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It's barbecue time



Suitable for children: 
Barbecue full of food

The weather is fine, the days are long and the family is on holidays. If you have a barbecue everyone can help to prepare the meal. Maybe this time you could make kebabs.

Talk to your child about the different types of kebabs you can make. Will you use meat or vegetables or a mixture of both? Your child could help you to cut up the different ingredients and thread them on.

Before you get started making the kebabs talk about the different combinations you can make and how long they will take to cook. Explain to your child that thicker, denser ingredients will take longer to cook.

We need to cut all the ingredients the same size and shape so they will take the same amount of time to cook.

The meat will take longer to cook than the vegetables. We will need to cut the meat thinner so that it cooks in the same time.

Ask your child to help get the ingredients out and help with cutting up the food. Will you ask your child to make the same as you? They can follow what you are doing. Maybe you could let them make up their own combinations.

We are going to make chicken and capsicum and then beef and onion kebabs. You need to follow what I am doing.

Once you have finished and the food is ready to cook, set a timer so your child can watch the time count down till it is ready.

Materials you will need

  • Chopping board
  • Knife
  • Kebab ingredients
  • Barbecue

Alternative tools

  • Frying pan
  • BBQ grill

Why does this matter?

When your child helps you to make kebabs they are listening to instructions and hearing and using the language of measurement. They are sorting and grouping the ingredients by colour, size and cooking time.

As they help to make the kebabs they are exploring the different language and ways we can measure. We can measure by:

  • time - how long does it take to cook
  • size - how big or small will we cut the pieces
  • number - how many will we make

Grouping, sorting and creating patterns with the ingredients helps your child to develop keen observation and visual discrimination skills. Visual discrimination and observation skills are important for reading and writing and noticing the different attributes of an object.

What does this lead to?

Cooking and getting food ready to eat helps your child to develop good listening skills. Listening skills are important for following instructions and conveying information to other people. If children do not listen carefully when given instructions or information they make go to the wrong place, not be sure of what to do, or give the wrong information to another person.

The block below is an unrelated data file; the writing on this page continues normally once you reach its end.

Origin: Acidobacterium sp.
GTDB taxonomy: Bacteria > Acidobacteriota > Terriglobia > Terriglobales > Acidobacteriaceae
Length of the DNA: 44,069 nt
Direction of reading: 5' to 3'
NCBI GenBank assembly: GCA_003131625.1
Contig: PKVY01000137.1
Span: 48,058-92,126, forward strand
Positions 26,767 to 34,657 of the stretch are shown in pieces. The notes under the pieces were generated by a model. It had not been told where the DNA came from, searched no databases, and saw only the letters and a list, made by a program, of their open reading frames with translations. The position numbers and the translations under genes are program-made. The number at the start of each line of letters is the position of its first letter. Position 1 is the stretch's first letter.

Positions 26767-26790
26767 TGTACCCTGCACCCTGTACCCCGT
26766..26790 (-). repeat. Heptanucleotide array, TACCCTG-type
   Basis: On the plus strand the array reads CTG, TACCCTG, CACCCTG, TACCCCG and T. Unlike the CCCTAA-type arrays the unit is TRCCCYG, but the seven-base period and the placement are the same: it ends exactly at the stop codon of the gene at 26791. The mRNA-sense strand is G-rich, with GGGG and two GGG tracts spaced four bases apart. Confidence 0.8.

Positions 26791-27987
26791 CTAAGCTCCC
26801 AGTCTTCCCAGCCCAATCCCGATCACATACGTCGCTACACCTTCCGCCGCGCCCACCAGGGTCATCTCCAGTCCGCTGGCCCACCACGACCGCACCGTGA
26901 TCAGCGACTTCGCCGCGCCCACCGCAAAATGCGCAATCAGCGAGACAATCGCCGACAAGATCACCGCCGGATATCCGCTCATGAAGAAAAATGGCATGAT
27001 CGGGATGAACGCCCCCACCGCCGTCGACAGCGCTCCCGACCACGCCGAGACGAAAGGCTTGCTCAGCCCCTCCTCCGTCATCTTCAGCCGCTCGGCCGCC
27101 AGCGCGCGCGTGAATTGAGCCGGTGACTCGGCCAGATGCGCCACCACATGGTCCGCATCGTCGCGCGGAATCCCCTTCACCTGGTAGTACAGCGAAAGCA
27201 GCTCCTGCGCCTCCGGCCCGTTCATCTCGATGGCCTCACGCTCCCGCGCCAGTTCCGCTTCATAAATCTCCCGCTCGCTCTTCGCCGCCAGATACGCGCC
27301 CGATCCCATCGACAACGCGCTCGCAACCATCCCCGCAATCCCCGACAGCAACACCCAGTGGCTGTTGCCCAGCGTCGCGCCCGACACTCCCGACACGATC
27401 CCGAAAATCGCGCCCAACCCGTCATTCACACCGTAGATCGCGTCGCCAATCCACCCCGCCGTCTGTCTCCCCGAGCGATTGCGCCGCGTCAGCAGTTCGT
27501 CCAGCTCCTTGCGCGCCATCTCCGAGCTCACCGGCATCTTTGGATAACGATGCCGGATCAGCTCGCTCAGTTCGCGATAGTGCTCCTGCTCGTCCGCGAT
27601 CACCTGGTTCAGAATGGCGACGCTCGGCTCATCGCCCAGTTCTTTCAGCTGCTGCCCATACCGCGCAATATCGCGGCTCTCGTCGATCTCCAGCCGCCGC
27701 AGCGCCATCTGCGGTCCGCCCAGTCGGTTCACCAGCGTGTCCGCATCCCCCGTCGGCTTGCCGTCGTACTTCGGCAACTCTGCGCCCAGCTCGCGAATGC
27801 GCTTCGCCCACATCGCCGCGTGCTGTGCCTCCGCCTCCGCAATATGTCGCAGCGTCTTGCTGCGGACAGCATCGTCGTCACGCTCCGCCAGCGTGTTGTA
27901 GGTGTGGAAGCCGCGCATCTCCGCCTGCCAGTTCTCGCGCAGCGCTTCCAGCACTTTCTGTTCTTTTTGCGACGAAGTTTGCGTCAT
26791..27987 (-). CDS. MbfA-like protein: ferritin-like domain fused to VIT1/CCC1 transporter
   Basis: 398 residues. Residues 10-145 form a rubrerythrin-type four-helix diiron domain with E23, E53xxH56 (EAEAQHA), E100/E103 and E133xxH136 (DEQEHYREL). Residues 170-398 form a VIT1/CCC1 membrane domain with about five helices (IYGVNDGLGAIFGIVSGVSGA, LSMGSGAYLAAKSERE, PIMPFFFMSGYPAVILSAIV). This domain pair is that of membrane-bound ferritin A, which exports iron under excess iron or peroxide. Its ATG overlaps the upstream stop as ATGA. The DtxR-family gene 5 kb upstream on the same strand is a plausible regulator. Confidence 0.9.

As your child helps to cut, sort and group the ingredients they are learning to classify the ingredients and to use language to describe similarity and difference.

Language to use

  • Time, timer, clock
  • Barbecue, tongs, kebab
  • Meat, vegetables, ingredients
  • Thick, thin
  • Size, shape, length, number

Questions to use

  • What kinds of kebab are you going to make?
  • Does the onion and the capsicum need to be the same size and shape?
  • Will it take longer to cook if we cut the meat thicker?
  • Should we make the kebabs all the same or lots of different combinations?
  • How do we know when they are cooked?

Useful tips

  1. Use a different bowl for each vegetable. This will help your child to see the different choices.
  2. Offer the softer vegetables to your child to cut.
  3. If your child has difficulty making choices you can name the ingredient for them to find and they can thread it on.
  4. Remember to talk to your child in your home language.

More ideas

Make your own family cookbook. Include your favourite kebab recipes in it.

Variation by age

Three to five year olds

  • Make a picture recipe of different kebab combinations for your child to follow.
  • Get your child to help you plan the shopping list. Use the junk mail for ideas of different ingredients you could use.
  • Make kebabs that have a repeated pattern.
  • Sort the ingredients by colour.

Questions to ask

  • How many different ingredients will we use?
  • Can you find something that is the same colour?
  • Which ingredients are thinner?
  • What do you think will take the longest to cook?

Language to use

  • Time, timer, clock
  • Barbecue, tongs, kebab
  • Meat, vegetables, ingredients
  • Thick, thin
  • Size, shape, length, number